The Coast Guard is teaming with Oregon and Washington state authorities to monitor the commercial crab fishing fleet across the Oregon and Washington coasts to ensure safety and enforce the laws and regulations associated with the opening of the Dungeness crab season.
The Dungeness crab fishery officially opened Dec. 15, 2016 for pre-soak south of Cape Blanco, Oregon, and the states of Oregon and Washington respectively set an opening date of Jan. 1, 2017, at 9 a.m., for commercial crabbing from Cape Blanco north to Klipsan Beach, Washington and north of Klipsan Beach to Queets River, January 7, at 9 a.m., Coast Guard aircraft have conducted numerous over-flights of Oregon crab fishing grounds to monitor the pre-soak and the opening in southern Oregon. The Coast Guard will expand patrols up the Oregon and Washington coasts as the season opens in all areas. These efforts assist Oregon and Washington state fish and wildlife officials monitor the state regulated fishery while enhancing Coast Guard search and rescue capabilities.
Coast Guard fishing vessel examiners have provided two-day Drill Conductor Training courses to 54 fishermen in Astoria, Newport and Charleston this season. These courses familiarize fishermen with survival equipment and procedures in preparation to conduct drills or respond to an actual emergency underway. The Coast Guard has also teamed with Oregon State University to provide two-day first aid and CPR classes, created specifically for commercial fishermen in Astoria and Newport. Commercial Fishing Vessel safety examiners have conducted 68 exams since November and are conducting exams as requests come in. Fishermen can contact the Commercial Fishing Vessel Safety dockside examiners at 503-240-9373 to request an exam.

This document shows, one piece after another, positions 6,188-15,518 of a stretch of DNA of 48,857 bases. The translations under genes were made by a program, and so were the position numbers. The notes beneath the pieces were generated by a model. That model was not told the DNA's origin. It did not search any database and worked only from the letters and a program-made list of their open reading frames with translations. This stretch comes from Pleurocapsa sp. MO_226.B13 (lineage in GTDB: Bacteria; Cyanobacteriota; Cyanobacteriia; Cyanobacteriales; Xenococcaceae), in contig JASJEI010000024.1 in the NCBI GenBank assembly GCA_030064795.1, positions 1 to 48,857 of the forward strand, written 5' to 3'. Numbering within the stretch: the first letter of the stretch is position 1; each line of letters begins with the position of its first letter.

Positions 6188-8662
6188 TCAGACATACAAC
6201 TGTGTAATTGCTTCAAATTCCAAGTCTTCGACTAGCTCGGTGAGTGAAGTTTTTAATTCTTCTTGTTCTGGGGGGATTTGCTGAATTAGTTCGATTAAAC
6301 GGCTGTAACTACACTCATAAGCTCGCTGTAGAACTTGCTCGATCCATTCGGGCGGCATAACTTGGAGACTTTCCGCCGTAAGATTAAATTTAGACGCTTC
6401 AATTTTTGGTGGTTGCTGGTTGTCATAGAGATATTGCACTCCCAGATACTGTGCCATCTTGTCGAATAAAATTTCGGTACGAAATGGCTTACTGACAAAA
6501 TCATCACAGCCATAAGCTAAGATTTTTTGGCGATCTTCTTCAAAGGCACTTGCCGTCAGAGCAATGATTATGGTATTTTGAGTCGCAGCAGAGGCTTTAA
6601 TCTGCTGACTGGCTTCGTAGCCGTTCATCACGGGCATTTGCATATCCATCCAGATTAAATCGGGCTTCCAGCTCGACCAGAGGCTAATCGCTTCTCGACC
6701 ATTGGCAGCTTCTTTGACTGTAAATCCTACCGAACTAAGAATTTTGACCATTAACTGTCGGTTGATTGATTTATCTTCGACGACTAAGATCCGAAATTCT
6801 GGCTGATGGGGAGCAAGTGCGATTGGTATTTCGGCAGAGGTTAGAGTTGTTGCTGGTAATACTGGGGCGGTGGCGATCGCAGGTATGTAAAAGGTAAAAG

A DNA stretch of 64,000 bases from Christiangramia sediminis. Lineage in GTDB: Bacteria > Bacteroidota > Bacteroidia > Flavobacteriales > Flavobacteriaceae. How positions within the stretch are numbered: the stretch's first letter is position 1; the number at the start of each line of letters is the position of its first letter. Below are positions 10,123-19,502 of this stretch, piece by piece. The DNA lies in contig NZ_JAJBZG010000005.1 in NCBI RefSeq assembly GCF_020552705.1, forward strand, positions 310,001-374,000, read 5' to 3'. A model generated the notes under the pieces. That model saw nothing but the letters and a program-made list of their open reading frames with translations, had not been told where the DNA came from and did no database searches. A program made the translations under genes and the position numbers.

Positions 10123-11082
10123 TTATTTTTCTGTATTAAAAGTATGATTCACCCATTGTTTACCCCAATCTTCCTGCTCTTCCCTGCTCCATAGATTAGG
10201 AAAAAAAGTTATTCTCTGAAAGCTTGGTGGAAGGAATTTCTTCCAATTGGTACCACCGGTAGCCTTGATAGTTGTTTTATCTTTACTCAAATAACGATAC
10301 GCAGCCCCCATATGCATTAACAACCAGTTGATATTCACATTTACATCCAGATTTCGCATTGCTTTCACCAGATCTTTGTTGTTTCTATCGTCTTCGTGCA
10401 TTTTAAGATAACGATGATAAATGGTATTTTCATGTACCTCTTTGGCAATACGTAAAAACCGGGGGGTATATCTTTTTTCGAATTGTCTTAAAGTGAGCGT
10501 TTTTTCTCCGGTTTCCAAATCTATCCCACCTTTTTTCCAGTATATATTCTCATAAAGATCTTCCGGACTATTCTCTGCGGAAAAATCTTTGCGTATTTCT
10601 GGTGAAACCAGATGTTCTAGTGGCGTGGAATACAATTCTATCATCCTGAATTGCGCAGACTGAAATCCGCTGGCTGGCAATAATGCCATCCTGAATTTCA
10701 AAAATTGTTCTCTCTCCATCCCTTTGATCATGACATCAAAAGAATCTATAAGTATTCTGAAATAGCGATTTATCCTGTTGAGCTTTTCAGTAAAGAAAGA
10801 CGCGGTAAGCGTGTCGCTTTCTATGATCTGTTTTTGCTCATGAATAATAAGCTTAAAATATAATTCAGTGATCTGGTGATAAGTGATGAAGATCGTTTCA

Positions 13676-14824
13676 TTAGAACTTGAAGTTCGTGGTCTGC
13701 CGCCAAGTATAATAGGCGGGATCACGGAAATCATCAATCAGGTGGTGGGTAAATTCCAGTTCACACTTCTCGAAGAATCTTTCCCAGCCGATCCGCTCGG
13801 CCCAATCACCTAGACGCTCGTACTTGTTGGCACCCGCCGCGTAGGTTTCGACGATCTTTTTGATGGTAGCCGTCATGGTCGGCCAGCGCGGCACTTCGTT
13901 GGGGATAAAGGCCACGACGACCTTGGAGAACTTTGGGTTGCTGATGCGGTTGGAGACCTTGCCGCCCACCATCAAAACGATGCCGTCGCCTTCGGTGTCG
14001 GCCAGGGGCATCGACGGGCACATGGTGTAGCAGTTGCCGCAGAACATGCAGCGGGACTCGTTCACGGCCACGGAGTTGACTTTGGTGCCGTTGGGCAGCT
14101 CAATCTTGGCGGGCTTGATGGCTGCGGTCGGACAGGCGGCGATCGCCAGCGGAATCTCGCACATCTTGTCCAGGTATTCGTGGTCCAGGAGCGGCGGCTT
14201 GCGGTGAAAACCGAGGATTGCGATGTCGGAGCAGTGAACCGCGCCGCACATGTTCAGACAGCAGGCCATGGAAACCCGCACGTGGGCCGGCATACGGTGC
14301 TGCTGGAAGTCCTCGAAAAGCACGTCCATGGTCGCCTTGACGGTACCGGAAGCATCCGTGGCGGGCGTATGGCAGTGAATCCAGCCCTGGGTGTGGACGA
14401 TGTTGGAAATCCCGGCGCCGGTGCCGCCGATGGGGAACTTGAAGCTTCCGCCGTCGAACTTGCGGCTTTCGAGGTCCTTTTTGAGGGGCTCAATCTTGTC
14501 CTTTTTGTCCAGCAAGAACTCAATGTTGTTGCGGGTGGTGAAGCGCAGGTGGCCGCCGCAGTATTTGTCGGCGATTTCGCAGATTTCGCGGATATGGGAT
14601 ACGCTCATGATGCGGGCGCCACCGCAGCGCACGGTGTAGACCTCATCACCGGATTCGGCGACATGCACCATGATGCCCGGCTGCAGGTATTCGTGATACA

Crabbing is a state regulated fishery, so the Coast Guard assists its partner agencies when called upon with personnel or assets to patrol the fishing grounds. The Coast Guard’s primary concern is the safety of the fishermen and their vessels. This is accomplished through both preventative measures such as mandatory dockside safety examination requirements and voluntary training programs, and rapidly responding to marine casualties if and when they occur to save lives and property.”
“Dungeness crab season coincides with some of the most dangerous sea conditions encountered on the Pacific Northwest Coast,” said Lt. Cmdr. Christopher Morris, enforcement chief, Coast Guard Sector Columbia River. “The Coast Guard emphasizes that having the proper safety and survival equipment up to date and properly installed is legally required and could be the difference between life and death.”
Two deaths were recorded during the 2016 Dungeness crab season, which began Jan.1, 2016. Both lives were lost during separate incidents near the Coos Bay entrance involving the fishing vessels Sara Jo and Patty AJ. Historically, up to 50 percent of the annual catch is landed in the first two weeks of the season, with 80 to 90 percent harvested during the first 2 to 3 months. Due to the delay to the season start, if catch rates are successful, activity may remain moderate to heavy through early March.
The Coast Guard responds to several search and rescue cases during the Dungeness crab season every year and will continue to be on high alert for increased search-and-rescue activity.Fishermen can go to http://www.fishsafe.info/ and click on the “Checklist Generator Page” page to download a list of actions they can take to prepare for the Dungeness crab season, which include topics such as documentation, navigation equipment, lifesaving equipment and firefighting equipment.
Information provided by US Coast Guard. Photo courtesy of Simply Design Studios.